Harold Horn had lost his legs. It was a roadside bomb south of Mosul in Iraq, and his legs were immediately blasted into a million bits of bone and blood and muscle. The mess made it appear to Harold’s fellow Marines that Harold was surely dead. But Harold raised his head and waved his arm asking for help before slipping into a coma. That was back in July of 2005. Harold’s family in New Orleans went to Walter Reed Hospital to stand vigil while the doctors patched Harold together in 32 separate operations to keep Harold alive. The doctors told Harriet, Harold’s mother, that Harold’s coma was a good thing because it permitted the doctors to operate and operate and operate more. Losing two legs, particularly Harold’s two big football legs, is not an easy thing to deal with, medically, that is. But the hard work paid off. On Christmas Eve, 2005, Harold awoke from his coma to discover himself in a hospital room with three other Marines. Each marine had lost some appendage, an arm, a leg, one had lost his lower jaw. Harold had lost two appendages, two legs. But he felt lucky. Harold thought the guy without his lower jaw was in really bad shape.
In the first week of August 2006, Harold left Walter Reed Hospital and flew by commercial jet with Harriet, his mother, back to New Orleans where Harriet was staying in a trailer with her husband, Jim. Harold learned for the first time that his home, the house he grew up in, was destroyed by Hurricane Katrina, and that his mother and father had been living in a trailer for almost a year.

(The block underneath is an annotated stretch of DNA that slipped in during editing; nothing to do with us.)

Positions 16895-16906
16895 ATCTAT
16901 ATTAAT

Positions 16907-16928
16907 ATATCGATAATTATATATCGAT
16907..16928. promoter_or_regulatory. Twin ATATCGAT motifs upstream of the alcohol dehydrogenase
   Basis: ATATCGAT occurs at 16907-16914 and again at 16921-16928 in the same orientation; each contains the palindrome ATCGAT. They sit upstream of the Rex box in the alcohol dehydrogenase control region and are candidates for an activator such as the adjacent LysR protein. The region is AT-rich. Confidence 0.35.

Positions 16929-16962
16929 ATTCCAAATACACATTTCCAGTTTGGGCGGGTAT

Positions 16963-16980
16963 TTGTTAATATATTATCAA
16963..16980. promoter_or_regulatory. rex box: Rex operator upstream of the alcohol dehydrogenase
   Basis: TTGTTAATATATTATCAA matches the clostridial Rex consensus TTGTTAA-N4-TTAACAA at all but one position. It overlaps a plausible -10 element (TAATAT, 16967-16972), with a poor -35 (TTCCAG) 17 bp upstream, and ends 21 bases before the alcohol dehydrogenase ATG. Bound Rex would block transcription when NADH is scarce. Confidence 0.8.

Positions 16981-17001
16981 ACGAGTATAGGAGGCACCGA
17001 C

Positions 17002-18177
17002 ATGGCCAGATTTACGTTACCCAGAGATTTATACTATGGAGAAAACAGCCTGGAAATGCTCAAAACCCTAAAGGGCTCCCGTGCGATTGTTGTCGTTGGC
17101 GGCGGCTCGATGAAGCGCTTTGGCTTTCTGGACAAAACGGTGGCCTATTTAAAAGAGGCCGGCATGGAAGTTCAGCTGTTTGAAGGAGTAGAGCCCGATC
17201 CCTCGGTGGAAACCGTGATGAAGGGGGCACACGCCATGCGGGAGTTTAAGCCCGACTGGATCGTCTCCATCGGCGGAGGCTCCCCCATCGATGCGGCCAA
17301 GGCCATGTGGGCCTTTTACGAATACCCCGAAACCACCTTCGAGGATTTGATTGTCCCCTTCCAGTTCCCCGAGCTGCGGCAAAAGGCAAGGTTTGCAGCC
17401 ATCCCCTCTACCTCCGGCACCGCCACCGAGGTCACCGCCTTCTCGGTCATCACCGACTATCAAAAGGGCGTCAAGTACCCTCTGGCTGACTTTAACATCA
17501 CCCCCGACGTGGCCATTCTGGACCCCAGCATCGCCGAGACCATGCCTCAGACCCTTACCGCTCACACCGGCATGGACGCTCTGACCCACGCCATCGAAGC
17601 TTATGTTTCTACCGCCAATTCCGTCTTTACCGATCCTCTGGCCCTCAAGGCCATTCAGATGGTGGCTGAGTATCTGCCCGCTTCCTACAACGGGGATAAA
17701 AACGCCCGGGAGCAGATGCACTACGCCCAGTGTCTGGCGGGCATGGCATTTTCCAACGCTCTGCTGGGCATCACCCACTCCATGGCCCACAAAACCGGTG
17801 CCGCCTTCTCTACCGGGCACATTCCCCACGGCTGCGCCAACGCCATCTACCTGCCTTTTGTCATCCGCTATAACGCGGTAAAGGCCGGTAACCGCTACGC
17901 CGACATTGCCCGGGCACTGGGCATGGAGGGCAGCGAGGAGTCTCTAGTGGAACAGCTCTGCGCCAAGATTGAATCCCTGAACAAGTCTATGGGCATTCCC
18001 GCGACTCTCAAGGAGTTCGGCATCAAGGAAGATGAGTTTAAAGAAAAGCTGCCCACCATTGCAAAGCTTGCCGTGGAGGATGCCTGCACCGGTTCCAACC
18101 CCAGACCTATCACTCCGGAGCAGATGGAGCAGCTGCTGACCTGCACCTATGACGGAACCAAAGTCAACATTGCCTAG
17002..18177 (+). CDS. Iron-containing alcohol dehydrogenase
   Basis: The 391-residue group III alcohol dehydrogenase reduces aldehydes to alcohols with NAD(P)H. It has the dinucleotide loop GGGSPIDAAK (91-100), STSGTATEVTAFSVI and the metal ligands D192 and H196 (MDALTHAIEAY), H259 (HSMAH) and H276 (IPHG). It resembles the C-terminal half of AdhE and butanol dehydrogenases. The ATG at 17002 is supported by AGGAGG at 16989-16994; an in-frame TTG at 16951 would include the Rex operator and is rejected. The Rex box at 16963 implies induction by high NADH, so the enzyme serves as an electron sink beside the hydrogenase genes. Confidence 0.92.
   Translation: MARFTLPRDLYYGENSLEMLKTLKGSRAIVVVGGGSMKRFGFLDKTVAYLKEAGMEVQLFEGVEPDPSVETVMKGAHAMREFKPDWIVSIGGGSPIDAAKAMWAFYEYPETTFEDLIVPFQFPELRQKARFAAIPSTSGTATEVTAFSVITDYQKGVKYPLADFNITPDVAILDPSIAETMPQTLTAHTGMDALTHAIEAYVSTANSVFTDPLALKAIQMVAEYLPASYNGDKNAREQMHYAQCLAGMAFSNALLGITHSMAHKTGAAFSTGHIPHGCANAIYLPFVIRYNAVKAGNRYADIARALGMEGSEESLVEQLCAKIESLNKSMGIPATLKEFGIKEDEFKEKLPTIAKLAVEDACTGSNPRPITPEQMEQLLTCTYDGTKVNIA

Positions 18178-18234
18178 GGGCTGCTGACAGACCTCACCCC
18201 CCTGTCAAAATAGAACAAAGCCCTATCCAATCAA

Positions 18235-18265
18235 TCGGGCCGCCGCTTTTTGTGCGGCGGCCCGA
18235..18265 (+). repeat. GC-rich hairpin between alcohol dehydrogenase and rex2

Harold was wheeled up to the trailer by Harriet. Harold’s father, Jim, was off trying to get some paid work down at one of the suburban retail stores.
“Mom, stop,” said Harold. Harriet stopped pushing the wheelchair.
“What is it, dear,” said Harriet.
“I just want to look at my new home,” said Harold.
“Oh, this is not your new home. We’re not staying here,” said Harriet.
“How am I going to get into the trailer? Those steps,” asked Harold.
“Oh, jeez. I didn’t think of that. I will go get George. He’s a big man who helps out. Stay here, Harold,” said Harriet as she shuffled off over the dirt to a distant trailer leaving Harold alone in his wheelchair on a dirt patch.
Harold noticed that the dirt was wet and that the wheels of his chair were sinking into the mud. He looked back up at the trailer, his new home. Harold Horn gave his two legs for a righteous cause, he thought. And God took away his parents home and gave them a trailer in the mud. Harold tried not to get angry. His father once told him to always act better than you feel. Harold felt angry, so he tried real hard to not let it reach the surface. He tried hard to look at the whole awful mess and turn it into a beautiful thing. A trailer in the mud. That can be beautiful, Harold thought.